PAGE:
Local author, friend, and collaborator David Oppegaard has some cool things to say about writing short stories and writing in general. Not unrelatedly, the Guardian UK has an interesting article on the relation between short stories, short story collections and novels. I've always loved reading and writing short fiction, and have only recently come to appreciate the joy of writing novels. This list gives me a headache, but Tangent has gone through the trouble of collecting and rating the most notable short SF stories of 2010. Elsewhere, Tobias Buckell has created an annotated anthology of his abandoned and unpublished short fiction.
Local horror author/screenwriter R. Scott McCoy has a story in the Fell Beasts anthology.
There's an interview with local author Lyda Morehouse about her latest book and some of the ideas behind her world building.
On the other side of the world, Vladimir Sorokin is getting a good amount of press. I've not read his work but I am very excited by his blend of dystopia and satire. I read much of the available Soviet dystopic work to prep for Arcadian Park, so I am curious to see where our worlds may overlap. However, I only visited the Soviet Union, and never lived there!
Writer Beware! has a couple of interesting examples of head scratching foolishness from the world of publishing. I like this bit about How Not To Market Your Book. In a related story, most people in Twin Cities have heard about a local self-publishing phenom who has gotten a major deal with St. Martin's Press. Here's an example of someone happy to head in the other direction. My own feelings about this are on the fence at the moment.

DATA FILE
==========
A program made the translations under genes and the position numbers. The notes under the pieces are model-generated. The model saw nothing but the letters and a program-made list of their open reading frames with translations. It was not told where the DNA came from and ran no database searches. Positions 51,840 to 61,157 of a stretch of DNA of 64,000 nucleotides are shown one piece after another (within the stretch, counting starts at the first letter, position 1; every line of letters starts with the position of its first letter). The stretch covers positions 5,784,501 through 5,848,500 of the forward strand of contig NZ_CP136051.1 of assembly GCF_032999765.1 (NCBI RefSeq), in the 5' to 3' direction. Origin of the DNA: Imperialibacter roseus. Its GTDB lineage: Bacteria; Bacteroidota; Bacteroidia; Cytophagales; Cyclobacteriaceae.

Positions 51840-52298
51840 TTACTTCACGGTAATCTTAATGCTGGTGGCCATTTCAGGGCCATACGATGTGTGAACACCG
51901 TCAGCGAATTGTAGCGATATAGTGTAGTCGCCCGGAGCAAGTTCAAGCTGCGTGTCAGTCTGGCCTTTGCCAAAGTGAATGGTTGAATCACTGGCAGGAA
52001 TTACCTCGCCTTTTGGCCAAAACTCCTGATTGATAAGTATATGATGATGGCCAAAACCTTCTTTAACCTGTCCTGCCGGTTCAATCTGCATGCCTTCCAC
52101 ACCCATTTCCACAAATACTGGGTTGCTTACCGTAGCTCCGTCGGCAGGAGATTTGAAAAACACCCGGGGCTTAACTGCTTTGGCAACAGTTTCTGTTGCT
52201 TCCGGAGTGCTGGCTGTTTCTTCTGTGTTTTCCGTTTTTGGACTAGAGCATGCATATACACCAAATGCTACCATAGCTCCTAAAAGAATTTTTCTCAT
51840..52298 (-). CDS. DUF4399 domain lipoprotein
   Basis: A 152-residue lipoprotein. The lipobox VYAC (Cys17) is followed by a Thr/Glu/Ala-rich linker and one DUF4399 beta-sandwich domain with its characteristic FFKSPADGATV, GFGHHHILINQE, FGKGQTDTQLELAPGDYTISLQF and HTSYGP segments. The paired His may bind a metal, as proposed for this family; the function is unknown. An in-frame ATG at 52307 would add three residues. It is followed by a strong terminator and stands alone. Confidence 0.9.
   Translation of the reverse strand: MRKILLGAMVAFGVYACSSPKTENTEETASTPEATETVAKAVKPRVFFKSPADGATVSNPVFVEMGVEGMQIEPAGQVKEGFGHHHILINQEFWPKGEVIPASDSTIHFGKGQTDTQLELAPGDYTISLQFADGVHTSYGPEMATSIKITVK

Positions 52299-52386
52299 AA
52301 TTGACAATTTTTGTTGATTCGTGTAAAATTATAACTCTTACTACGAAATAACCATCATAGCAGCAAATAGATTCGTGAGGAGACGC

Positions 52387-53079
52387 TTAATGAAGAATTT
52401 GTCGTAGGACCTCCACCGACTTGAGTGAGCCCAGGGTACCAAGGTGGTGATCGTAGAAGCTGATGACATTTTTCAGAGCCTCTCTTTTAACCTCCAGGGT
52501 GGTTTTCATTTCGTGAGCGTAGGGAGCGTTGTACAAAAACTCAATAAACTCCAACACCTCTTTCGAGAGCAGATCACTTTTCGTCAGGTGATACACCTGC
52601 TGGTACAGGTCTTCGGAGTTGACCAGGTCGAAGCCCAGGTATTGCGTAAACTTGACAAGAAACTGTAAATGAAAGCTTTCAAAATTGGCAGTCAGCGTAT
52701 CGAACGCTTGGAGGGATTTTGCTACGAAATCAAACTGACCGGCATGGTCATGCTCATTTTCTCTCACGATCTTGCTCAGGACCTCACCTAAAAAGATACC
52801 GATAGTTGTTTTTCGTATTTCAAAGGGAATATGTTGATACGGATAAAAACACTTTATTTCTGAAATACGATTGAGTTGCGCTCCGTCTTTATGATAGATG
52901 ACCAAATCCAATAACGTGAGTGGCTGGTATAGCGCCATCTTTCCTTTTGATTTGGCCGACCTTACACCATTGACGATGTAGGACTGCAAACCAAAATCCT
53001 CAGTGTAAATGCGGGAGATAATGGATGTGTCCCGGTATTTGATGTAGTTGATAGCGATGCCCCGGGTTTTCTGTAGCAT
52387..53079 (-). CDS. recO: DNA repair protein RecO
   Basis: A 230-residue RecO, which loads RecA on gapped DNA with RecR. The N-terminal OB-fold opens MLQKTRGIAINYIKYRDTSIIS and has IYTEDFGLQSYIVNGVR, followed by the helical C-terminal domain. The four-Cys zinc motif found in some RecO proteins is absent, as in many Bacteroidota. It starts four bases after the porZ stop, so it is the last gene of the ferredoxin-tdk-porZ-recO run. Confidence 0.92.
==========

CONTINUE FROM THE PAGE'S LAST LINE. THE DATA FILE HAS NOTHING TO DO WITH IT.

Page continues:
The Economist offers an interesting angle on the decline of Borders Books.
Rick Norwood at SFSite has a list of forward looking film reviews based on the suspected quality of the screenplay. This is a fun idea, and charming for its focus on the writer, but the fundamental assumption that the writer has any power in the filmmaking process is famously flawed.
Necon E-books is republishing some classic horror novels in downloadable formats. The 1980's were a golden age of horror fiction, so this is an interesting development. Unfortunately, they haven't managed to recreate the cool covers of the originals. Seriously, go to DeviantArt, find some cool art and get yourself an awesome cover.
Old time radio: A Gun For Dinosaur.
A connection between Lovecraft and Houdini?